When it comes to Stage 2 of Meaningful Use, the divisive, polarized views appear difficult to reconcile; it's hard to believe that in actuality the industry shares a common goal of safer, more efficient and cost effective quality healthcare.
Evan Steele, CEO of electronic health record vendor SRSSoft, noted in a blog post this week that the overly "aggressive nature" of the proposed requirements has pitted patient against provider, and that the situation has turned into a "battle," for example.
Yet, there really is common ground in the comments, even if the stakeholders disagree about many of the details. In fact, many of the suggestions seem like no-brainers, including ones pertaining to the following areas:
Patient engagement: There's a lot of flak regarding whether patient action should affect a provider's ability to meet Meaningful Use, since providers don't control their patients' use of health IT. And there's no consensus regarding how to actually get patients to interact electronically with providers. But there seems to be general agreement that it's important for patients to be more involved in their care, as noted in comments submitted by Healthwise and the Robert Wood Johnson Foundation.
Alignment of Department of Health & Human Services programs: It would be less burdensome and less confusing if the reporting, health IT, incentive and quality programs--the e-prescribing, physician quality measure reporting, Medicare Shared Savings Program, and the like--were aligned with each other, as groups like the Healthcare Information and Management Systems Society (HIMSS) and the American Medical Association point out.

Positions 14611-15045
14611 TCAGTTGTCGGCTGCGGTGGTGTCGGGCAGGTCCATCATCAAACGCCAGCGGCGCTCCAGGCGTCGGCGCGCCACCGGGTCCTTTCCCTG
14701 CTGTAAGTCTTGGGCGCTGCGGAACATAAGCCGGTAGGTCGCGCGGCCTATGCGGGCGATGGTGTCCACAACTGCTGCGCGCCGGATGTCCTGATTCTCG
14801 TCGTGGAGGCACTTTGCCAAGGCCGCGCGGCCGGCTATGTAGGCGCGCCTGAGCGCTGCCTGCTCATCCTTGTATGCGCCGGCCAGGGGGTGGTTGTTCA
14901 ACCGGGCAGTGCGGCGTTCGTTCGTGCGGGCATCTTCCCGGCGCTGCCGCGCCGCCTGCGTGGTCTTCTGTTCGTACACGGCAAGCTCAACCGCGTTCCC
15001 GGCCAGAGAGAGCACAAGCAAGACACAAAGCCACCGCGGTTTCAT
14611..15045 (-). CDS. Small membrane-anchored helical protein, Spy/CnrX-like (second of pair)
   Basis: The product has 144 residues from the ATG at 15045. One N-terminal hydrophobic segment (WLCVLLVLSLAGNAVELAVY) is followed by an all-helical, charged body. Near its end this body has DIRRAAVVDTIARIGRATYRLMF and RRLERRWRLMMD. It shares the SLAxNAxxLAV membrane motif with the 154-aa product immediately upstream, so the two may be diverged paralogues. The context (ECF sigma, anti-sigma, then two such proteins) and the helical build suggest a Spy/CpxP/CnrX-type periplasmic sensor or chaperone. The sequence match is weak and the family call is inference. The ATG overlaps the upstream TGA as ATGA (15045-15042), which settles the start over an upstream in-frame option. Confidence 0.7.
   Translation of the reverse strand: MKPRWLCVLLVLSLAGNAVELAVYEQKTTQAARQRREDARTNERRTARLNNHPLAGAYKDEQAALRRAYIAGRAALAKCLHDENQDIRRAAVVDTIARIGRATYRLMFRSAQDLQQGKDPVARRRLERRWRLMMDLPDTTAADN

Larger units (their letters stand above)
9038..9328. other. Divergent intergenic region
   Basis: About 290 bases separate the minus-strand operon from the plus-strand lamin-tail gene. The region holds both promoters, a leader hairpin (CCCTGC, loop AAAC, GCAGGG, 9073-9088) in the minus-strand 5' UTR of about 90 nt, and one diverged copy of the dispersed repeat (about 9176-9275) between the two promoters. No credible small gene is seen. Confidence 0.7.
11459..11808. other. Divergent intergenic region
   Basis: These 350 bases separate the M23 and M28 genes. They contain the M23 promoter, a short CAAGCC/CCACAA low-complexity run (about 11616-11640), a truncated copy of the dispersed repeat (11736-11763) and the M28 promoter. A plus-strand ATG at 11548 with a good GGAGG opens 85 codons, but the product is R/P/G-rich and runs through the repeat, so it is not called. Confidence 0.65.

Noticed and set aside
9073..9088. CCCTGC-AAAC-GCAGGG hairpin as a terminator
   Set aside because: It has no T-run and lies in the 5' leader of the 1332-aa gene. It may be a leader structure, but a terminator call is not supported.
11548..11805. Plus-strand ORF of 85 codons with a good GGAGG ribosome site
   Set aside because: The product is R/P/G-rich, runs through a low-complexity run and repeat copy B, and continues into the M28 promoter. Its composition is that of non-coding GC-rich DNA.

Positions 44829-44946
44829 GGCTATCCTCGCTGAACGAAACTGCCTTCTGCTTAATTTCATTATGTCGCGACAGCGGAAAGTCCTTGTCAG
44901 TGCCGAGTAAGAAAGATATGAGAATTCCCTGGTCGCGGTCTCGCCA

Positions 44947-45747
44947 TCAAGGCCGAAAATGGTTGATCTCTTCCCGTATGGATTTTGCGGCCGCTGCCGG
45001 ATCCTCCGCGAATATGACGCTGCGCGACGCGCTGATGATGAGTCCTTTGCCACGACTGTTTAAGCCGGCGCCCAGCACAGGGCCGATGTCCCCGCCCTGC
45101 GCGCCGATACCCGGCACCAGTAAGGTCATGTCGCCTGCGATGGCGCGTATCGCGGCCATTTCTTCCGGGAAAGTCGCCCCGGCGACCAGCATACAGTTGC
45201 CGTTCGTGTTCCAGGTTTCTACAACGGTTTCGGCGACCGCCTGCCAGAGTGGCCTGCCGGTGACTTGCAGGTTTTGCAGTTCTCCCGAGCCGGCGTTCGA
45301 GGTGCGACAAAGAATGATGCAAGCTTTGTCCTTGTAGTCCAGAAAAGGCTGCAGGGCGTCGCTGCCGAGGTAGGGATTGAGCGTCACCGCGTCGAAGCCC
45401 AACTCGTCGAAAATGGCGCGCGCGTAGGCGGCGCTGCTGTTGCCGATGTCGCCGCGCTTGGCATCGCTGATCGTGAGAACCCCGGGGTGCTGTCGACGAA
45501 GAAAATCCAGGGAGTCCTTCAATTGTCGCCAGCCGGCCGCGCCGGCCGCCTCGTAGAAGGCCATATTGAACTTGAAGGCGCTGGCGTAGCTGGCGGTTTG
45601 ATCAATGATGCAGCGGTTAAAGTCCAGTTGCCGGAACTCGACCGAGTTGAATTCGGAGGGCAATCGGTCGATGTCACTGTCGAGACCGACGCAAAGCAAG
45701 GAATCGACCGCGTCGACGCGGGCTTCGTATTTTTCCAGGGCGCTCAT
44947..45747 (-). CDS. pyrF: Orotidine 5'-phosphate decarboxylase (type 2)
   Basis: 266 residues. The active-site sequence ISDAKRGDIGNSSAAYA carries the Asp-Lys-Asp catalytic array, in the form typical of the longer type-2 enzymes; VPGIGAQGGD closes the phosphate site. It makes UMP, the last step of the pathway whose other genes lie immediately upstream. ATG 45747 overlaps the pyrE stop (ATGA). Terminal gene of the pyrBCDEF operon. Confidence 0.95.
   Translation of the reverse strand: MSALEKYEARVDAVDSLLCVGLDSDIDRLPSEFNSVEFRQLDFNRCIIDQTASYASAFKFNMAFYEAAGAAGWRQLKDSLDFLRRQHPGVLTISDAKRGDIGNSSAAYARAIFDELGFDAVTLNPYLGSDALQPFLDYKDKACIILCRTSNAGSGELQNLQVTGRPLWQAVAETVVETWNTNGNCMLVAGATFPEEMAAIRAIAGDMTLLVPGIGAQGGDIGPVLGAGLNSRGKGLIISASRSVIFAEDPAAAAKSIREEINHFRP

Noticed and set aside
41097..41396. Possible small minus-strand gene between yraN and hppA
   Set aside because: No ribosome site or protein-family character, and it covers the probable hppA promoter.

Alignment with other federal laws: The proposed regulations really should be consistent with existing laws that are integral to the use of EHRs. For instance, while some may disagree with Medical Group Management Association's position that requiring a risk analysis in the incentive program is a duplicative burden--since HIPAA also ready requires one--it's hard to argue with its request that if the Stage 2 rule retains the requirement, then the Centers for Medicare & Medicaid Services will work with the Office of Civil Rights to develop guidance regarding the definition and requirements of such a risk analysis. Likewise, it's reasonable on the part of MGMA to ask CMS to work with the Drug Enforcement Administration to finalize the rule permitting e-prescribing of controlled substances so that physicians can streamline workflows without running the risk of penalties.
Reduction of health disparities: That's a laudable goal suggested by several commenters. For instance, the Leadership Conference on Civil and Human Rights recommended that one way to do so would be to require in Stage 2 that participating providers comply with the Civil Rights Act, the Americans with Disabilities Act and other laws affecting disparities, and to disqualify providers fined for willful neglect of HIPAA.
Extension of the donor safe harbor: The safe harbor that allows hospitals and others to subsidize up to 85 percent of the cost of EHR software to physicians without fear of violating the Stark and anti-kickback laws is set to "sunset" in 2013. Buried in the AMA's comment letter is a request that this safe harbor be made permanent to encourage EHR adoption. Considering that health plans and companies like Quest Diagnostics still are rolling out donor programs pursuant to the safe harbor, it certainly seems worthwhile to extend the legal protection. - Marla